Heel pain

Last evidence check April 2011

The plantar fascia is the principal soft tissue support of the longitudinal arch (Kitaoka 1992). Division of the fascia results in lowering of the arch, although this may not be clinically significant.

Degenerative changes are present in the plantar fascia of asymptomatic older people (Tountas and Fornasier 1996). Similar but more severe changes are seen in resected specimens at heel surgery (but as patients who come to surgery represent the most resistant group their histology may not be representative of the plantar fascitis population as a whole). Clinically apparent rupture is rare, but ultrasound and MR studies suggest partial tears may be reasonably common. Rupture may be precipitated by steroid injection. In patients with plantar fasciitis, ankle dorsiflexion is usually limited and calf power is reduced (Kibler et al 1991, Riddle et al 2003)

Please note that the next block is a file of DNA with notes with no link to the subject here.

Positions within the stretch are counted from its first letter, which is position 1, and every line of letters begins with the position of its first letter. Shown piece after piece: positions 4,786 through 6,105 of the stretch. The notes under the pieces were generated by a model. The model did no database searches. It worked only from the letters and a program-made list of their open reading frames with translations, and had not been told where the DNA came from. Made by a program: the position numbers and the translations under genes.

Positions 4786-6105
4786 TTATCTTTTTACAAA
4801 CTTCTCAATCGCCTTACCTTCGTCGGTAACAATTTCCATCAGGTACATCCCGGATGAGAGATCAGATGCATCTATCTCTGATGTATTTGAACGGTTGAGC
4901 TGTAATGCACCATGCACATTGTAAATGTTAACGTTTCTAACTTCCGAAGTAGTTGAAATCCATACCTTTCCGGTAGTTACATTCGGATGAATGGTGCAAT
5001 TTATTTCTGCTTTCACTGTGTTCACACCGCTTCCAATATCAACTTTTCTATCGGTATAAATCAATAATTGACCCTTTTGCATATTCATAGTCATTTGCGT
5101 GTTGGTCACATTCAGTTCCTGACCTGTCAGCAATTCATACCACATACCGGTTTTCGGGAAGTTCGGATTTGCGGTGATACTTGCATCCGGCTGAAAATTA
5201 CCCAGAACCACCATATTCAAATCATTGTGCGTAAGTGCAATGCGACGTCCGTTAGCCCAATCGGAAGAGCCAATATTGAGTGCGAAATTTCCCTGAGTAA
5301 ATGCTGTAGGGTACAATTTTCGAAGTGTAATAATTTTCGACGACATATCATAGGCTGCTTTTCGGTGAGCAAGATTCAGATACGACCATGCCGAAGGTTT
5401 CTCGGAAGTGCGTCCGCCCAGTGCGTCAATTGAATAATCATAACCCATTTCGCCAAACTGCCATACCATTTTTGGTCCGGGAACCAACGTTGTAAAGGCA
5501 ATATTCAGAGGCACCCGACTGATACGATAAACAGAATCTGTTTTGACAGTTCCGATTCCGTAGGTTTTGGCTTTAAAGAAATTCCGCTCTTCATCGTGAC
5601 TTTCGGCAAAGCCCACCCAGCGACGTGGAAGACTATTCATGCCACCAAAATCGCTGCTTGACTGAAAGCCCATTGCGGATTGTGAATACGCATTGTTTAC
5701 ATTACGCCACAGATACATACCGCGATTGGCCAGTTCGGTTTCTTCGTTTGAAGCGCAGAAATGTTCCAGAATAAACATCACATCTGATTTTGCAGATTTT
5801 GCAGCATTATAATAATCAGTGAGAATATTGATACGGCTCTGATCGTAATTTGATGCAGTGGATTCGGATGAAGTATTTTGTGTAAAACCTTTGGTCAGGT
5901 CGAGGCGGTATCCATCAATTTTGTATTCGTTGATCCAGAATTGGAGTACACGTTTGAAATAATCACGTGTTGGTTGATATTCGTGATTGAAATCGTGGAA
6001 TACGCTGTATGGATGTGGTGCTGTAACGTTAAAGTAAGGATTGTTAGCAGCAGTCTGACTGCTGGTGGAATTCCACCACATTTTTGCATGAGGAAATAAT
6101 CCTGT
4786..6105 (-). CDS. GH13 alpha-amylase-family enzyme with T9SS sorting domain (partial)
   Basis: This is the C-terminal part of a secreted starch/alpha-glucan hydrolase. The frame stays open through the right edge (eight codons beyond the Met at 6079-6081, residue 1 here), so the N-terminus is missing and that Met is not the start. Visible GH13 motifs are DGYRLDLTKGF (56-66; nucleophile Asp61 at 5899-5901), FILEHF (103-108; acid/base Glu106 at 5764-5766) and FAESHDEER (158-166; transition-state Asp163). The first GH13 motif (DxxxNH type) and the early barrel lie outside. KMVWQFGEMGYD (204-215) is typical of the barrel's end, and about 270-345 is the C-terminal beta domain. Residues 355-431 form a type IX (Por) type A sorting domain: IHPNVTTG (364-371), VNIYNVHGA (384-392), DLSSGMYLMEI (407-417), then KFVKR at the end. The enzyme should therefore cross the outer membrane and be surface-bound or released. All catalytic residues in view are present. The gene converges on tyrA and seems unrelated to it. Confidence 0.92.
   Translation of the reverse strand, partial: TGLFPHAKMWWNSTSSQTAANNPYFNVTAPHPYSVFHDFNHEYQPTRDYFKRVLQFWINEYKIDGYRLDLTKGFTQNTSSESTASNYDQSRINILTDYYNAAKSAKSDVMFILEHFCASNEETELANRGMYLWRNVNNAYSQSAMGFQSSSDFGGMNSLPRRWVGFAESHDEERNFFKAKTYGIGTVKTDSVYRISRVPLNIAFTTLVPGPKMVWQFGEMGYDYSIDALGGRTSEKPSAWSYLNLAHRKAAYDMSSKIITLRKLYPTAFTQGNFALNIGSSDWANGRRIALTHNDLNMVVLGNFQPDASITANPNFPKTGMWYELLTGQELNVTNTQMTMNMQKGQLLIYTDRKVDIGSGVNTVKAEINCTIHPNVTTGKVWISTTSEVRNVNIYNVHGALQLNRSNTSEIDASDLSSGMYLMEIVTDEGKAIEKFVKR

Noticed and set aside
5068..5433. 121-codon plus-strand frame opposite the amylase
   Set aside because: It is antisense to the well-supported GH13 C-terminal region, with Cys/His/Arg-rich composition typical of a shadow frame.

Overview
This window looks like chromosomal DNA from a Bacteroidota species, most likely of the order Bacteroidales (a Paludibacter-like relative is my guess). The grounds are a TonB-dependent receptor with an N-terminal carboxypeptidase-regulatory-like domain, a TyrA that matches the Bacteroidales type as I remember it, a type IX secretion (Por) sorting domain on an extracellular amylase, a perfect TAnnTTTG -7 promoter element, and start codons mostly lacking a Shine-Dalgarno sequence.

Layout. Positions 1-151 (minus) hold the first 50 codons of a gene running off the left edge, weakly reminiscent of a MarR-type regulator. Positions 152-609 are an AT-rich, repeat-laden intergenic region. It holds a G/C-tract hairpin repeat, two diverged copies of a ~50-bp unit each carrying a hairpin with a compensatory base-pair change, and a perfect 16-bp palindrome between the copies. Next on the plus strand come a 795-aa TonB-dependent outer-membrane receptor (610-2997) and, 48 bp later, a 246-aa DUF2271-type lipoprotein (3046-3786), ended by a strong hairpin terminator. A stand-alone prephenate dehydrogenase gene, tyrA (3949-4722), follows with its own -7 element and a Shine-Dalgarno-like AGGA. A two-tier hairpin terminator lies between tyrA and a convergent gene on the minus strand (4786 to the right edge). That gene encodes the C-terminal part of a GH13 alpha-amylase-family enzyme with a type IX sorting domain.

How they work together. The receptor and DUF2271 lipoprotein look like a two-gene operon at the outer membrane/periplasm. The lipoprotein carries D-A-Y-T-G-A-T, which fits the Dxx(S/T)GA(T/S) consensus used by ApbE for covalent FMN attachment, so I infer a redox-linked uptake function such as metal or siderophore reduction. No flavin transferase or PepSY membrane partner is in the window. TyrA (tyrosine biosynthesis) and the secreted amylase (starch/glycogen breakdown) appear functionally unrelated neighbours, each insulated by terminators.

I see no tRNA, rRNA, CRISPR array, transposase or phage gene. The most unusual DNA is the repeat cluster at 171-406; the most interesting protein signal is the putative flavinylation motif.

Baxter has emphasised compression of the nerve to quadratus plantae as a source of plantar heel pain. Rose et al (2003) found abnormalities of sensory testing in the medial calcaneal nerve distribution of three-quarters of patients with heel pain; half also had abnormalities in the medial plantar nerve distribution.

Labib et al (2002) described the “heel pain triad” of plantar fasciitis, posterior tibial tendonopathy and tarsal tunnel syndrome. They viewed it as a combined failure of the static (plantar fascia) and dynamic (tibialis posterior) supports of the arch.